Ashley Cowie, a sophomore at Florida State University, was shot and killed last month after an AK-47 accidentally went off at a party at a property housing fraternity brothers. Clearly, firearms and college parties don't mix well, but a bill introduced last month would allow students at Florida state colleges to openly have firearms on campus if they have the proper permits. Cowie's father, Robert, offered tearful testimony this week urging against the passage of the bill.
Ashley died on January 9th after 20-year-old Evan Wilhelm began brandishing an AK-47 during the party. The weapon accidentally discharged and hit Ashley in the chest. Her twin sister Amy tried to perform CPR to save Ashley, but she died at the scene. The bullet also hit another student in the wrist after exiting Ashley's body.
Only days later, state Senator Greg Evers (R-Crestview) introduced a bill that would allow students to carry concealed firearms on public college campuses. Twenty-four states forbid students from bringing concealed weapons on campus, while 23 leave it up to the individual schools. Two other states do not allow any citizens to carry a concealed weapon. According to Business Week, only ten schools in Utah and two other schools in America allow students to bring concealed weapons on campus.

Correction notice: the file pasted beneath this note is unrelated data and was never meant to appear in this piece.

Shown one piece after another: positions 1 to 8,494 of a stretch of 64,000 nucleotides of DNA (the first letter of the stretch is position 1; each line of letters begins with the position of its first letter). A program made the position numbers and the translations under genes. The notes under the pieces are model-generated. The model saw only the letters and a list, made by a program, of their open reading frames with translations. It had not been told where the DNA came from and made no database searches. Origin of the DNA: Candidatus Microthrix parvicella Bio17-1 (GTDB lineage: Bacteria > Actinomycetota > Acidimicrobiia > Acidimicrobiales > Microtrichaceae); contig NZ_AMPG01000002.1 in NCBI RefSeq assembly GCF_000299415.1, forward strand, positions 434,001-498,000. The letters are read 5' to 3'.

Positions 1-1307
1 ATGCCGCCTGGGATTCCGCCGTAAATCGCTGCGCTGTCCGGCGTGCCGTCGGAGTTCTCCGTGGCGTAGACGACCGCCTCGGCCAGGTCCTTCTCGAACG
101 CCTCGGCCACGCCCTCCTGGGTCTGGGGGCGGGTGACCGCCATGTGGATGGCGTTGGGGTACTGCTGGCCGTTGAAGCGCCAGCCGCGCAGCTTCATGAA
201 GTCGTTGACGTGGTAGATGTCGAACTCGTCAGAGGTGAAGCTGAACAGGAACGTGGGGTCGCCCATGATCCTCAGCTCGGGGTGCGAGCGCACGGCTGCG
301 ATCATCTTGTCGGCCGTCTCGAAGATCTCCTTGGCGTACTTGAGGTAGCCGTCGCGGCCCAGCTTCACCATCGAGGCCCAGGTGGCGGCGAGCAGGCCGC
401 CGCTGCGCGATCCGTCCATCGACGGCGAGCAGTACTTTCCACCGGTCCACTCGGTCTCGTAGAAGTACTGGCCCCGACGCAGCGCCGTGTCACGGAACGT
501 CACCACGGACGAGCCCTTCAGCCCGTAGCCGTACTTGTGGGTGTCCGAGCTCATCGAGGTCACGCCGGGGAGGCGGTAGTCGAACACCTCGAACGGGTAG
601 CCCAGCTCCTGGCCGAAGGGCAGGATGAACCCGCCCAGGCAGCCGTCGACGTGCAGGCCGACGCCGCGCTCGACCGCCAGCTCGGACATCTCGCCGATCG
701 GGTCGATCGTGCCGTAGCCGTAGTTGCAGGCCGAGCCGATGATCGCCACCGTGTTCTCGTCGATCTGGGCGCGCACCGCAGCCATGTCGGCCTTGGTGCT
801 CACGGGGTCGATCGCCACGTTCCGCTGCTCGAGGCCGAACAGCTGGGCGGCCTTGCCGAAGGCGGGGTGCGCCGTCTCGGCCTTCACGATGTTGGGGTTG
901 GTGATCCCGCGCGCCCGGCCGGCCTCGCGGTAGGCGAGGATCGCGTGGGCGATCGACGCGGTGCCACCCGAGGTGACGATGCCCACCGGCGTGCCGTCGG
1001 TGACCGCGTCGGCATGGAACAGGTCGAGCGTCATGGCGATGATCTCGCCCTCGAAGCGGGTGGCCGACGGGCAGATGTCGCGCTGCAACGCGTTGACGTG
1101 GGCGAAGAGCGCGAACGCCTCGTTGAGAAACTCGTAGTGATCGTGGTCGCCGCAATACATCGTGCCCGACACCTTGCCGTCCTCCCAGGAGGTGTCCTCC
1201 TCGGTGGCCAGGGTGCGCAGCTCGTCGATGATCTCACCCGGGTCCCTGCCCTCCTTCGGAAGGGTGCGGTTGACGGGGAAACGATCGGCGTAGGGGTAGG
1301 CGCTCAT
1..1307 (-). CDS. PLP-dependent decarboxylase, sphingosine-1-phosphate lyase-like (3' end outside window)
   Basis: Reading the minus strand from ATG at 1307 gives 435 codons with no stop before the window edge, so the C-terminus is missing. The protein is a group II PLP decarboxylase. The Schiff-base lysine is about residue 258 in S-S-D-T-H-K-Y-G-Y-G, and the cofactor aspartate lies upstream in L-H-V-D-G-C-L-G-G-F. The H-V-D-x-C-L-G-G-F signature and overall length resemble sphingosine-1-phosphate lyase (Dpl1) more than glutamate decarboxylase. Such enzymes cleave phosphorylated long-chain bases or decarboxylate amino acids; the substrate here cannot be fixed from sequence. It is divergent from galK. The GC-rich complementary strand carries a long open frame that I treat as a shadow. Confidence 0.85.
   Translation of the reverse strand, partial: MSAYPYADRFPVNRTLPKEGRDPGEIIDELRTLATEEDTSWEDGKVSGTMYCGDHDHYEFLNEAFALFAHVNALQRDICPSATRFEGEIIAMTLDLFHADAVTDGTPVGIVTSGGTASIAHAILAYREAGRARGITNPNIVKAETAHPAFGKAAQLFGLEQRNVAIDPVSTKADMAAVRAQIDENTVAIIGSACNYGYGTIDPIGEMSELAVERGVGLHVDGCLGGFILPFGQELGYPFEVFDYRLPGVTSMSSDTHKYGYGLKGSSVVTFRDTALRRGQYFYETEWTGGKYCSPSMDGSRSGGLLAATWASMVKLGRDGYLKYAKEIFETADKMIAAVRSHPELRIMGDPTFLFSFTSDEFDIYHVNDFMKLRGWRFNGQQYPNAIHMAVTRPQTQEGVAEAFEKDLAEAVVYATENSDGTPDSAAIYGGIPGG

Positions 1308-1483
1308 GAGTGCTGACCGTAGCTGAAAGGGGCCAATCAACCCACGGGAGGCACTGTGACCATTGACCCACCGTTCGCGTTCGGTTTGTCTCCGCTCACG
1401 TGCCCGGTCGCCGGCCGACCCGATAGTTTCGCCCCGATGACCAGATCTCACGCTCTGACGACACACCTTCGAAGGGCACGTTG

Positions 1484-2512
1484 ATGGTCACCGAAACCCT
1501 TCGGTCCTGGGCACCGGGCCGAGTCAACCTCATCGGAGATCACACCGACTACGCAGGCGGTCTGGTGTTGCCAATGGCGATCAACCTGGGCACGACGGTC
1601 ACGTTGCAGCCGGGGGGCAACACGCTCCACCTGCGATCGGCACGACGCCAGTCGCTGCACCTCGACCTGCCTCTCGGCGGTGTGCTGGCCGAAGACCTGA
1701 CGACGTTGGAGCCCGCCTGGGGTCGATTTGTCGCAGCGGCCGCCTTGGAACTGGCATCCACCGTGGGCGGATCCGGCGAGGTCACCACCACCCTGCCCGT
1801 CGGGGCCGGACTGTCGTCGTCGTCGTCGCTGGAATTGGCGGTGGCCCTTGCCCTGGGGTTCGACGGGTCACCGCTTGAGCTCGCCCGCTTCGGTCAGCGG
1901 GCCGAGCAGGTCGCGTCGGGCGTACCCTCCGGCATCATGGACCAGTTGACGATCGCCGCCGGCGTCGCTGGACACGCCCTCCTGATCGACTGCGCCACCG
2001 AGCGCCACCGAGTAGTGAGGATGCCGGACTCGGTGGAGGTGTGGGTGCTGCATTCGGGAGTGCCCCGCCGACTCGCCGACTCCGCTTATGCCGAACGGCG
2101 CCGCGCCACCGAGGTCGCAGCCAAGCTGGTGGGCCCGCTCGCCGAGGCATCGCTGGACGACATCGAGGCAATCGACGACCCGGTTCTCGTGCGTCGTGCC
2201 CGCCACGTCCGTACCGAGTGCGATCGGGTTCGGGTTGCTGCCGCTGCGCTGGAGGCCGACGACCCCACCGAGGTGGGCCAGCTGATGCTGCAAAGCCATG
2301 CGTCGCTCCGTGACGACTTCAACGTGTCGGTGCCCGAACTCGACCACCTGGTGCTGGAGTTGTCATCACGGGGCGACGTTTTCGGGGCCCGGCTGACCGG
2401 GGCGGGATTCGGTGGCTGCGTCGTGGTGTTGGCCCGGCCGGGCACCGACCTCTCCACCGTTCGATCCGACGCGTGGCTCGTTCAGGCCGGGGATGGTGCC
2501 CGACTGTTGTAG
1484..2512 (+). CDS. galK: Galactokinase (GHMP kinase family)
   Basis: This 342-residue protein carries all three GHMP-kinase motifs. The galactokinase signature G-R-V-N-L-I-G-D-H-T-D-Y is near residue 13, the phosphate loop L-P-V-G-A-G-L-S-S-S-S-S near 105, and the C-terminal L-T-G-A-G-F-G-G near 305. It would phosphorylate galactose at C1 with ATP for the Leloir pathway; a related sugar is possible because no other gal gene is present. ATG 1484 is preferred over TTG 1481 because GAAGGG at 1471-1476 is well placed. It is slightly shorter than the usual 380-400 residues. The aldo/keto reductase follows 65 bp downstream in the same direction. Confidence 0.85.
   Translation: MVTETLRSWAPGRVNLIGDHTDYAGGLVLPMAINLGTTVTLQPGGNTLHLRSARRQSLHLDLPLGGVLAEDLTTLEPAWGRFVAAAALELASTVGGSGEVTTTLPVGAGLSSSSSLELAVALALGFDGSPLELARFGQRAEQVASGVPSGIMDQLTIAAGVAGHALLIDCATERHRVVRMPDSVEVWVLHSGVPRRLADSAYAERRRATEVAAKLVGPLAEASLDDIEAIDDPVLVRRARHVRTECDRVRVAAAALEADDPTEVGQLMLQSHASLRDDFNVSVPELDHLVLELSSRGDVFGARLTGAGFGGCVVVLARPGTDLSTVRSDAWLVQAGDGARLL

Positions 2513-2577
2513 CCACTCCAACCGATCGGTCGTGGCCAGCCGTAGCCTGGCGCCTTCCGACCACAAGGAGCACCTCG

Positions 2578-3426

Robert Cowie, Ashley's father, offered testimony this week in front of lawmakers about why such a bill should not be passed.
"As parents, we send our children to college campuses hoping that they are safe enough places, and that university officials are doing all that they can to monitor the safety of our young people," Cowie said.
"When we packed Ashley's belongings into boxes to take her things to Tallahassee, we never expected to be bringing her home in a different-sized box. This proposed change to the law will place an undue burden on the universities to keep our campuses safe. Ashley was shot to death at a time when the law prohibited weapons on campus, and still this tragedy has occurred.... Allowing guns in an atmosphere of college parties puts everyone involved at increased and undue risk."
We Believe Local Journalism is Critical to the Life of a City
Engaging with our readers is essential to Miami New Times's mission. Make a financial contribution or sign up for a newsletter, and help us keep telling Miami's stories with no paywalls.
Support Our Journalism
Though, Pro-Gun activists say that allowing guns on campus would actually prevent crimes.
"There's a lot of safety by allowing guns on campus," Marion Hammer, longtime lobbyist for the Unified Sportsmen of Florida and a former president of the NRA told Naked Politics. "That's how a lot of us protect ourselves because law enforcement can't be there when we need them. Law enforcement is not stopping rapes on campus, and not stopping a lot of crimes."
Hammer also said that because Wilhelm was under 21, the law would not allow him to have a gun on campus, but seems to completely miss the larger point that guns kept in student housing may not always be a safe bet.
Evers today announced he will delay further discussion of the bill for now, but says that Cowie's testimony had no effect on his decision.